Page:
Texture input node

whats it for??- Texture input node.

Textures? they’re for using on models right? Well today we show you how you can use them in Blenders compositor as well!

Whats it for?? Texture input node.

Blenders texture input node, allows you to do exactly that, to input a Texture directly from Blenders in built texture editor. in order to use it, first you have to build your texture which is done from the texture editor found in the right hand  properties panel under the texture tab.

the design of the texture editor is slightly different depending on whether you are using cycles render engine or the Blender Internal renderer, but the procedure is just the same. it doesn’t really matter what type of texture you use, whether its a world texture or material texture or displacement whatever, the texture input node will have all the Textures available to you in the drop down menu. first though we build a texture to use. select a texture slot and add a new texture then select the type. Blender has a large selection of texture types available and you might want to play around with a few to familiarise yourself with the different options.once your happy with the type you can colourise it with the use of the colour ramp in the colors menu, though often it is better to use the default grey-scale and colourise it in the compositor later, but that’s up to you. one thing you may note is that the mapping functions do nothing to the texture in the compositing work flow, but you can work with the size and scale later in the compositor.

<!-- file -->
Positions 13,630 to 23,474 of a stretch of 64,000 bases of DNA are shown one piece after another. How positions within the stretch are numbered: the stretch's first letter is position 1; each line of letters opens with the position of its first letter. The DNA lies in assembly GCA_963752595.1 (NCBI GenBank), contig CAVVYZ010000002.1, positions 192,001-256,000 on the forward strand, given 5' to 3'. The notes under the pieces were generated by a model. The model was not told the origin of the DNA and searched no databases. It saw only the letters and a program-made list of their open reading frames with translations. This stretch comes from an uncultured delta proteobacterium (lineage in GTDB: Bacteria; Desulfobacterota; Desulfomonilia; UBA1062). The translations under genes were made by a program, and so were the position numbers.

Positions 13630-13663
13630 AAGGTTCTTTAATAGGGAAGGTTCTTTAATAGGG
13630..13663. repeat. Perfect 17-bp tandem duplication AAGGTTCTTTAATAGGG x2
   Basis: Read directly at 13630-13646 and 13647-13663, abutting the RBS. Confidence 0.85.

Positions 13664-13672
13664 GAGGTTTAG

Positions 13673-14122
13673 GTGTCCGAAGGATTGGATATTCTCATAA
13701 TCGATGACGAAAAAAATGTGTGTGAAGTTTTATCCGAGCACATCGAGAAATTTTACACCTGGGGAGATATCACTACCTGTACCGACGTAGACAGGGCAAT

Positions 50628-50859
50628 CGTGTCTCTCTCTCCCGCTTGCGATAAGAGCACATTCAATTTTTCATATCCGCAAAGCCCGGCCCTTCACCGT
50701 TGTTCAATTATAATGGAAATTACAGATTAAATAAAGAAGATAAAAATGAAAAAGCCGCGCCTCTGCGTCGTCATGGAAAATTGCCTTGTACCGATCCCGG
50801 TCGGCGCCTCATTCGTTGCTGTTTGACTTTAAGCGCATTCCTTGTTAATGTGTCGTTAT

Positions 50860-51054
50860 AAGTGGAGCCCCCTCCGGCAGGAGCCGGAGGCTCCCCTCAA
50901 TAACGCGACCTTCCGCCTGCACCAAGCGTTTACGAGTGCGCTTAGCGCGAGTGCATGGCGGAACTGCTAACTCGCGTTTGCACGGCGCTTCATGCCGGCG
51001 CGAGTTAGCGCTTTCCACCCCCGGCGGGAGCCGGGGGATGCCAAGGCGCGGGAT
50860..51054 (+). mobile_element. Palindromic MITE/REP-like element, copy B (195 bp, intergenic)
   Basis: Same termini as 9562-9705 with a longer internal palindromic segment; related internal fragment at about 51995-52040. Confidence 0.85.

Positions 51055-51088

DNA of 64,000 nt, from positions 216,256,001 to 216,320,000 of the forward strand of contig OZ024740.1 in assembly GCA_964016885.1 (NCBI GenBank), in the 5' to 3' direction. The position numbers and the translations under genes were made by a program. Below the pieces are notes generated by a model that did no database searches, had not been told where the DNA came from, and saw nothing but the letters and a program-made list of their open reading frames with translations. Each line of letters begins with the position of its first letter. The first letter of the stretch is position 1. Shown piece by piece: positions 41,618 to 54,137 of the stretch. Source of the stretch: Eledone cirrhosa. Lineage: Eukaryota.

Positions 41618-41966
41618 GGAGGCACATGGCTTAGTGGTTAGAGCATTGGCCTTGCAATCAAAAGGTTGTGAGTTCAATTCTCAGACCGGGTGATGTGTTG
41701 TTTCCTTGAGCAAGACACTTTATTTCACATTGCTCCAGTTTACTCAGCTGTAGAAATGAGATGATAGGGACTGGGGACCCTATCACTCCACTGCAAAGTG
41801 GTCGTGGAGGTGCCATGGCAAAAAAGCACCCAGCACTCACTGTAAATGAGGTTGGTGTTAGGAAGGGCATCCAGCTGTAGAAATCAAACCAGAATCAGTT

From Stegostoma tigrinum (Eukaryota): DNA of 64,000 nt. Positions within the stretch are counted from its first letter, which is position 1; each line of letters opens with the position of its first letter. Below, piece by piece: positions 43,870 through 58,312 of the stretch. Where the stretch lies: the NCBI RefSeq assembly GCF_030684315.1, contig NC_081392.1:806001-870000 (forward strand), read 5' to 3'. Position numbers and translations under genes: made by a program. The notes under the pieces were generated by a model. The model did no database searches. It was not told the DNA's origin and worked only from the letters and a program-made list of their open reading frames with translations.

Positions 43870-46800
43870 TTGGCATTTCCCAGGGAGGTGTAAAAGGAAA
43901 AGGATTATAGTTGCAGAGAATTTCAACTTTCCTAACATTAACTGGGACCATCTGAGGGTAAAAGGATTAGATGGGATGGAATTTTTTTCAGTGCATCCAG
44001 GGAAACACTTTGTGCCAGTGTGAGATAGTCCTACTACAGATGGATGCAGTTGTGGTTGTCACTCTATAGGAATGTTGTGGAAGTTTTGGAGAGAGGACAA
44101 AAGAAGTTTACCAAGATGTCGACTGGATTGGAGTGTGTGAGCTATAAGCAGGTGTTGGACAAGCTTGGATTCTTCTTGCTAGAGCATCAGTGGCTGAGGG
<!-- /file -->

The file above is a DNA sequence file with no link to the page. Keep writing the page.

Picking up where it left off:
Ok once you have your texture that your happy with, its time to jump back to the compositor and add a texture input node to your node tree.

you’ll notice that the node has two outputs, a value and a color. unusually the value is on top which implies the grey-scale values are given more significance  than colour values for this particular node.and I’m inclined to agree. You can  achieve a lot greater result by passing the node through a few colour mix nodes than you can from the texture editor. A technique we used extensively in our sun tutorial we did a while back.

the viewer window does exactly that, it displays the currently selected texture.

you can select your texture from the menu button just beneath the viewer, if you have just opened blender to create a background you wont have any other textures than the one you just made, but if you are compositing a project with 3D models then you are likely to have several to choose from. simply choose the one you wish to use for your project.

the next options are the offset and the scale values.

these are vector inputs, which usually relate to size and movement functions, as such, manipulating the offset can move the texture around on your scene. remember these are generated textures that have an infinite seamless texture, so you can move it around your scene to get a look that you like. the offset and scale inputs are seperated into their xyz co-ordinates . the X being from left to right, the Y being from top to bottom and the Z being from front to back. this might be a bit weird to you if your used to the 3D world co-ordinates, but if you imagine it as if your looking at a plane through the camera from the top view (numpad 7 in the 3d window).

The offset values are constrained to -2.0 to 2.0 so  upto basically 4 stops of offset in each direction, the default centre being at 0.0

the scale is is similary  constrain but the value is from -10 to 10.

these values may seem limited but you can use the vector inputs to give you more room to work if needed.

to use the node you need to mix it with your image or render layer, if you using it as a background you can simply use a mix node with the alpha channel checkbox selected.

however if you need to use the texture as a fore-ground asset as we do in the second part of the video, you’ll need to connect it through an alpha over node.

we will be covering the uses of these nodes in a later episode.

so thats it, you can check out the video for a couple of examples that you can try to make use of this node and if you do something cool why not share it in the comment section. 🙂

so until next time…

 

 

 



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